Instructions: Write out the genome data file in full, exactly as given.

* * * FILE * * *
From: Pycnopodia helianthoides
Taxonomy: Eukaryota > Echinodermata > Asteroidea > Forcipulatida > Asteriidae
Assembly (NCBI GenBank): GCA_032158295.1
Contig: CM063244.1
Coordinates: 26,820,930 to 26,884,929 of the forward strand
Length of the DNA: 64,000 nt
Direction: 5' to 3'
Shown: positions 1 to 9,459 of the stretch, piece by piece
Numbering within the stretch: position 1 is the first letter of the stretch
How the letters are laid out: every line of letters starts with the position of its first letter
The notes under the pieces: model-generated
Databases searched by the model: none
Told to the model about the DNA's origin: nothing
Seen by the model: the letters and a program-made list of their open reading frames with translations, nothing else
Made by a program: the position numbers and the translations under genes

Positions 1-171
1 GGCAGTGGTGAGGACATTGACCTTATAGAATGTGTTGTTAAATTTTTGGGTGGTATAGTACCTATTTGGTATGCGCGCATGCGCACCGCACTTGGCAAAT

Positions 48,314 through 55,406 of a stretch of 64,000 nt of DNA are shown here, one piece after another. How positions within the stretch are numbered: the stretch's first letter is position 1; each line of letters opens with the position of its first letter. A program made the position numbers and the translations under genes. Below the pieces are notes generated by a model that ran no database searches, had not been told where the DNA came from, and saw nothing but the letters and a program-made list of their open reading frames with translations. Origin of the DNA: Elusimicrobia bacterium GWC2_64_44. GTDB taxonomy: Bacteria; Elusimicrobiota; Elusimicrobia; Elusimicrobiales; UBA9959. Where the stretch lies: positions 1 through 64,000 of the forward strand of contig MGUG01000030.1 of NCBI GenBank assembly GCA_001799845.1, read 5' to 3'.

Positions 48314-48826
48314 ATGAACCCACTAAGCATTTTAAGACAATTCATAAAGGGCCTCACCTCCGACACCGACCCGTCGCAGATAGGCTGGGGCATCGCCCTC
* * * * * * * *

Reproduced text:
From: Pycnopodia helianthoides
Taxonomy: Eukaryota > Echinodermata > Asteroidea > Forcipulatida > Asteriidae
Assembly (NCBI GenBank): GCA_032158295.1
Contig: CM063244.1
Coordinates: 26,820,930 to 26,884,929 of the forward strand
Length of the DNA: 64,000 nt
Direction: 5' to 3'
Shown: positions 1 to 9,459 of the stretch, piece by piece
Numbering within the stretch: position 1 is the first letter of the stretch
How the letters are laid out: every line of letters starts with the position of its first letter
The notes under the pieces: model-generated
Databases searched by the model: none
Told to the model about the DNA's origin: nothing
Seen by the model: the letters and a program-made list of their open reading frames with translations, nothing else
Made by a program: the position numbers and the translations under genes

Positions 1-171
1 GGCAGTGGTGAGGACATTGACCTTATAGAATGTGTTGTTAAATTTTTGGGTGGTATAGTACCTATTTGGTATGCGCGCATGCGCACCGCACTTGGCAAAT

Positions 48,314 through 55,406 of a stretch of 64,000 nt of DNA are shown here, one piece after another. How positions within the stretch are numbered: the stretch's first letter is position 1; each line of letters opens with the position of its first letter. A program made the position numbers and the translations under genes. Below the pieces are notes generated by a model that ran no database searches, had not been told where the DNA came from, and saw nothing but the letters and a program-made list of their open reading frames with translations. Origin of the DNA: Elusimicrobia bacterium GWC2_64_44. GTDB taxonomy: Bacteria; Elusimicrobiota; Elusimicrobia; Elusimicrobiales; UBA9959. Where the stretch lies: positions 1 through 64,000 of the forward strand of contig MGUG01000030.1 of NCBI GenBank assembly GCA_001799845.1, read 5' to 3'.

Positions 48314-48826
48314 ATGAACCCACTAAGCATTTTAAGACAATTCATAAAGGGCCTCACCTCCGACACCGACCCGTCGCAGATAGGCTGGGGCATCGCCCTC